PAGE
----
Some of the arguments of the last few days have strengthened my support for inheritance tax. Here's what I mean.
1. The communitarian argument: sharing our historical legacy. Calls for the UK to apologize for the slave trade rest upon the idea that we have significant links with our ancestors, by virtue of our shared membership of society. Some who oppose such calls claim variously: that slavery did not leave such a bad legacy; that the UK spent a fortune restricting the slave trade after 1807; that some Africans were slave masters or traders themselves; and that there were countless other historic injustices - enclosures, highland clearances, child labour, exploitation, state-sanctioned monopolies and price-rigging.
What both sides here agree upon is that wealth and poverty today are the result of history.
For me, this gives us an argument for inheritance tax. It's wrong that some should benefit today because of past injustices. And the principle of insufficient reason suggests that, as we can't identify precise winners and losers, we should tax inherited wealth and redistribute it equally.
It's a way of acknowledging that we are a society which is shaped by the past.
2. The atomistic argument; people are independent of history. Others who oppose apologizing for slavery do so on individualistic grounds; it's just dishonest to apologize for things we personally have not done.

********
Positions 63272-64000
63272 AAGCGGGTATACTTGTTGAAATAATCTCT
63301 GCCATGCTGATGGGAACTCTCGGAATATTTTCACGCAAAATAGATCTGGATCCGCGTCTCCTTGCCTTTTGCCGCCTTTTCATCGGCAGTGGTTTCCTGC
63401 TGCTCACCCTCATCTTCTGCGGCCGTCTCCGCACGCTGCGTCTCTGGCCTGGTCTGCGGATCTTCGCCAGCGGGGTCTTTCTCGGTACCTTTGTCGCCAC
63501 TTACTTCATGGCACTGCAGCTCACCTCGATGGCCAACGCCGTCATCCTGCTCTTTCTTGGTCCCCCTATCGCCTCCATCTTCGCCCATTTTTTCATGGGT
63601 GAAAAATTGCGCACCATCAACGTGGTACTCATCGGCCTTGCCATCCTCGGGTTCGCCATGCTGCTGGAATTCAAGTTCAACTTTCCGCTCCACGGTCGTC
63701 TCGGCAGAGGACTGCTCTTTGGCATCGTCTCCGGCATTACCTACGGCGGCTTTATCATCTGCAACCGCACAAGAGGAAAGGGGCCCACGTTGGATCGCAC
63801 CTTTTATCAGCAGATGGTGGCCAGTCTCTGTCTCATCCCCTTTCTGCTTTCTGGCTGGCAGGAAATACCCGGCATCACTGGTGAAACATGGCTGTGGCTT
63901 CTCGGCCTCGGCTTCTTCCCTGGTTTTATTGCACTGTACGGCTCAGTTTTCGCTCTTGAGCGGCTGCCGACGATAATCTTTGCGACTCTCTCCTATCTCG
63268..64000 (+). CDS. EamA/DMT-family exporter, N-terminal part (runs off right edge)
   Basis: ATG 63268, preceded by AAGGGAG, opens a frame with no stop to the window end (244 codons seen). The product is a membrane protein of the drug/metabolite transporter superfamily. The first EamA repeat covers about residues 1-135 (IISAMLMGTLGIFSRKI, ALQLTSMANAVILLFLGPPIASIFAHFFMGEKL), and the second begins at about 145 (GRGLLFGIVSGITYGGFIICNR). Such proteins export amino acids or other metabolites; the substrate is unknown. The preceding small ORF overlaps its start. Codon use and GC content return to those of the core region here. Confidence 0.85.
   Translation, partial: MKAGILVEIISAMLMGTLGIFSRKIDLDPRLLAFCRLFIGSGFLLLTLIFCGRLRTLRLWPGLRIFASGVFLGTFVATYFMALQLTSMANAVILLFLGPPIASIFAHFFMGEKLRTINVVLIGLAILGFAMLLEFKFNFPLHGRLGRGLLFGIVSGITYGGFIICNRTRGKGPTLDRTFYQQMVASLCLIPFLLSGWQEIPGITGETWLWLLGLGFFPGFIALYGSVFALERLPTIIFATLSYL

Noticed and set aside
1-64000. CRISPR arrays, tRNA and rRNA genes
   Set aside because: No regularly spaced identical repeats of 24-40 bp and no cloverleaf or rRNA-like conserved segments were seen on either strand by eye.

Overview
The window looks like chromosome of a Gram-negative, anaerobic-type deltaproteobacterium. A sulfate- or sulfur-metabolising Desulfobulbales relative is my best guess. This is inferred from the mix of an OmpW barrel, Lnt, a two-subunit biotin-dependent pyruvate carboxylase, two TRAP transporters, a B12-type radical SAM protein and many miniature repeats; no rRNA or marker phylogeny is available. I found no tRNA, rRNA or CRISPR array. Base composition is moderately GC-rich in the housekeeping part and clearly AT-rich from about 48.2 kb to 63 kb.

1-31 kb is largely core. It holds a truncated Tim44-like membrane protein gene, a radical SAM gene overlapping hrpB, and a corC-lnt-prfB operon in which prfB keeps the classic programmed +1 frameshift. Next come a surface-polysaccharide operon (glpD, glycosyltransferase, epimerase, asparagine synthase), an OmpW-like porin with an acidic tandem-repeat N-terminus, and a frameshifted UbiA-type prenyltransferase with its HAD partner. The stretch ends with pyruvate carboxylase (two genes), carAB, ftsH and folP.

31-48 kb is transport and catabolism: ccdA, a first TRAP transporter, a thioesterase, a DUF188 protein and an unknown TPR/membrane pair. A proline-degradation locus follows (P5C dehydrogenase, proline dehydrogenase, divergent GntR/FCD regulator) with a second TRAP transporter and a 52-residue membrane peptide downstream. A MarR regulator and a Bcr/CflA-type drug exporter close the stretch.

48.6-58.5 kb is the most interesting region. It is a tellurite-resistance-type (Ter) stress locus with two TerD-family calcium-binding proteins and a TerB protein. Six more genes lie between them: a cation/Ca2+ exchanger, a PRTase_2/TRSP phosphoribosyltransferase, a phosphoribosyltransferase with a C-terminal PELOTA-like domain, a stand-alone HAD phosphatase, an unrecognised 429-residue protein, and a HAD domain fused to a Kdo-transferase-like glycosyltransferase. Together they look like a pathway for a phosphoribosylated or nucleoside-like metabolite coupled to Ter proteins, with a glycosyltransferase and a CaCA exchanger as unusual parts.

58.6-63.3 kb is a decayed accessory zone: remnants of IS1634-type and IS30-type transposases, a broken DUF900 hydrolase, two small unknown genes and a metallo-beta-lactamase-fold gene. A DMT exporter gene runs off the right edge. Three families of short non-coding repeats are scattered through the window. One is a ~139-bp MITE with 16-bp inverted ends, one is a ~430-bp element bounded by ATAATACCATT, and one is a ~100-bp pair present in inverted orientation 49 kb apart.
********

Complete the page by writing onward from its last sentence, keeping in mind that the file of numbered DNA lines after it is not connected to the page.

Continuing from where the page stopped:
This too suggests a case for taxing inheritances. After all, if you've no connection with your forebears, how can you complain when you don't get their money? Longrider, who's expressed the individualist argument well says: "I plan to keep what I’ve earned."
But don't think you can keep what others have earned.
3. "You can't blame people for their past." The Conservative Party Reptile and Mary Ann Sieghart agree that we shouldn't hold it against David Cameron that he comes from a privileged background. Mary Ann says:
Since nobody chooses their parents, it is as unfair to tease someone about their class as it is to pick on them for being black or ginger-haired.
But why is the above statement correct but the following one wrong:?
Since nobody chooses their parents, it is as unfair to allow someone to be wealthy because of their class as it is to allow them to be poor because they are black or ginger-haired.
If we shouldn't impose costs upon people because of something they are not responsible for, why should we tolerate them getting benefits? Again, there's an argument for inheritance tax.